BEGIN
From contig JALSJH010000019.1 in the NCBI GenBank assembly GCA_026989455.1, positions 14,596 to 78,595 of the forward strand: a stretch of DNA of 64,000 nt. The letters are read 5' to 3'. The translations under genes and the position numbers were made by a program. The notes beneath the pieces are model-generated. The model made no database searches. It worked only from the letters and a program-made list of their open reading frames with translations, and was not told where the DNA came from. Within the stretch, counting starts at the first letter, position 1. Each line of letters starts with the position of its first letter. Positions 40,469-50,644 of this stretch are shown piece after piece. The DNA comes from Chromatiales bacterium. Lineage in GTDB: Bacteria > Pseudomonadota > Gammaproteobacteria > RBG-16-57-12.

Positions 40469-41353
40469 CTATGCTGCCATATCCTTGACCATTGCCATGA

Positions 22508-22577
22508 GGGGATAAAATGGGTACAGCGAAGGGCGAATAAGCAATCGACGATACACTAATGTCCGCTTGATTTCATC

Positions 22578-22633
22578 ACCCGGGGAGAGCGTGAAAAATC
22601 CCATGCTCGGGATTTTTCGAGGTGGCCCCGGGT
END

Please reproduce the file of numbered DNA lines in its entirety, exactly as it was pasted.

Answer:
From contig JALSJH010000019.1 in the NCBI GenBank assembly GCA_026989455.1, positions 14,596 to 78,595 of the forward strand: a stretch of DNA of 64,000 nt. The letters are read 5' to 3'. The translations under genes and the position numbers were made by a program. The notes beneath the pieces are model-generated. The model made no database searches. It worked only from the letters and a program-made list of their open reading frames with translations, and was not told where the DNA came from. Within the stretch, counting starts at the first letter, position 1. Each line of letters starts with the position of its first letter. Positions 40,469-50,644 of this stretch are shown piece after piece. The DNA comes from Chromatiales bacterium. Lineage in GTDB: Bacteria > Pseudomonadota > Gammaproteobacteria > RBG-16-57-12.

Positions 40469-41353
40469 CTATGCTGCCATATCCTTGACCATTGCCATGA

Positions 22508-22577
22508 GGGGATAAAATGGGTACAGCGAAGGGCGAATAAGCAATCGACGATACACTAATGTCCGCTTGATTTCATC

Positions 22578-22633
22578 ACCCGGGGAGAGCGTGAAAAATC
22601 CCATGCTCGGGATTTTTCGAGGTGGCCCCGGGT